I let her go. It’s been an important winter for her, in ways I can’t quite understand. Her love for our family runs deep. As we pulled away from the gate she was holding Tony’s hand, sobbing. The children all yelled and waved out the windows until we were out of sight. Saying goodbye is hard. 

I learned that I know nothing.

IMG_3657Not a damned thing. I have no perspective on anything that matters. Just about the time I think I do, I realize I don’t, and I can’t. Not ever. Not really.

I’m so trapped inside my first world reality head that no matter how much time I spend in the real world I’m incapable of understanding the depth of what the rest of the world struggles with. On a cerebral level, I can run the numbers on things and “get it,” from an academic standpoint, but that’s so shallow that it’s condescending.

I have a confession to make: Imelda has been driving me nuts for about the last three weeks.

She’s been turning up often, and unannounced hoping for the news that one more person has purchased a weaving that we can send out. Wondering if there is any way I could take a bunch of her weavings with me, on the off chance that I could sell them for her in America or Canada. She’s been calling at all hours (or her kids have) with personal problems that I’m at a loss as to how I can help with, and there have been a lot of tears just barely held back.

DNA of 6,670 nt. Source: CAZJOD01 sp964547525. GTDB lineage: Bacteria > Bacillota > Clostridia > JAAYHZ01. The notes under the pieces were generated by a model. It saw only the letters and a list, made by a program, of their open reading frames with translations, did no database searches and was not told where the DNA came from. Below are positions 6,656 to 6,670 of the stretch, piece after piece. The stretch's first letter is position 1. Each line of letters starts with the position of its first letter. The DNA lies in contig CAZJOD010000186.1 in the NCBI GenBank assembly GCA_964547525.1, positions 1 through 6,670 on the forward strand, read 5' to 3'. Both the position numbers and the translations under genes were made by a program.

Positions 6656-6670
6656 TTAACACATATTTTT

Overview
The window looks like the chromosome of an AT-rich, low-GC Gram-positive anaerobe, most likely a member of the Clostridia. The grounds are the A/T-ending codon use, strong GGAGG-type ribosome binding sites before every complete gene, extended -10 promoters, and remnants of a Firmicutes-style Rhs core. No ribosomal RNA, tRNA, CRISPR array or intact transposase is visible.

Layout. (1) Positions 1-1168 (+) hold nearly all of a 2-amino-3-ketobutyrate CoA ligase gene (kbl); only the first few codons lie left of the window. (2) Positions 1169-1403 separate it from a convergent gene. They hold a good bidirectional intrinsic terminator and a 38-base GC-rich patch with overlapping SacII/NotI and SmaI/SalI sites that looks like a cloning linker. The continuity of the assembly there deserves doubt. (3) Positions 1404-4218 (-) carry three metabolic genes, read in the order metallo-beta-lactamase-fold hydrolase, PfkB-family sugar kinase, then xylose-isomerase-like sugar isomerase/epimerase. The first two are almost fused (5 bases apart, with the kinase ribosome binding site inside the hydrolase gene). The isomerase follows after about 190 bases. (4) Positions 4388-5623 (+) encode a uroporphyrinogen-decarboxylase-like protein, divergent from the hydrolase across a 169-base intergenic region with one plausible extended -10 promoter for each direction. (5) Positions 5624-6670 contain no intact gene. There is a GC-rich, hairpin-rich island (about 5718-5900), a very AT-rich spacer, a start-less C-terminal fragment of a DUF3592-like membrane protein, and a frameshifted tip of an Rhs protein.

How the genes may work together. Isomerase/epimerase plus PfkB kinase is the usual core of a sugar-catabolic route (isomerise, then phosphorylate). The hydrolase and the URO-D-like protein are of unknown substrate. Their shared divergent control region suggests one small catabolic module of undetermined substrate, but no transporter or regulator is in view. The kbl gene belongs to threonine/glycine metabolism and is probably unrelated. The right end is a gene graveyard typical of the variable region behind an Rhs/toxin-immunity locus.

I’ve been frustrated with my first world roots showing,  but I cannot help how I’ve felt. Of course if I was in her position, I’d do exactly the same things, that is to say, I’d do anything and everything within my power, no matter how personally demeaning, to provide for my children. She’s been telling me for months how worried she is about the future, when we leave again, because she’ll have no options. This breaks my heart.

Tony bent over baby Mateo and cooed at him while Imelda and Leticia and I worked this morning. I looked around the room and was brought to my knees again: Three slightly larger than twin sized beds, one with some padding, the other two bare wood beneath blankets, and a hammock hung from the ceiling. Sleeping and living space for nine, in a room smaller than the bedroom Tony and I shared in our house here. A small fridge in one corner. A cabinet overflowing with everything they own. The kitchen is a hallway with an open wood stove to cook on, the walls grey with smoke. Her three pots sitting on the wall ledge next to it, one with beans soaking. There are no chairs of any kind. The open courtyard is stacked with wood. Chickens mill about, along with a very old woman; Imelda’s mother-in-law.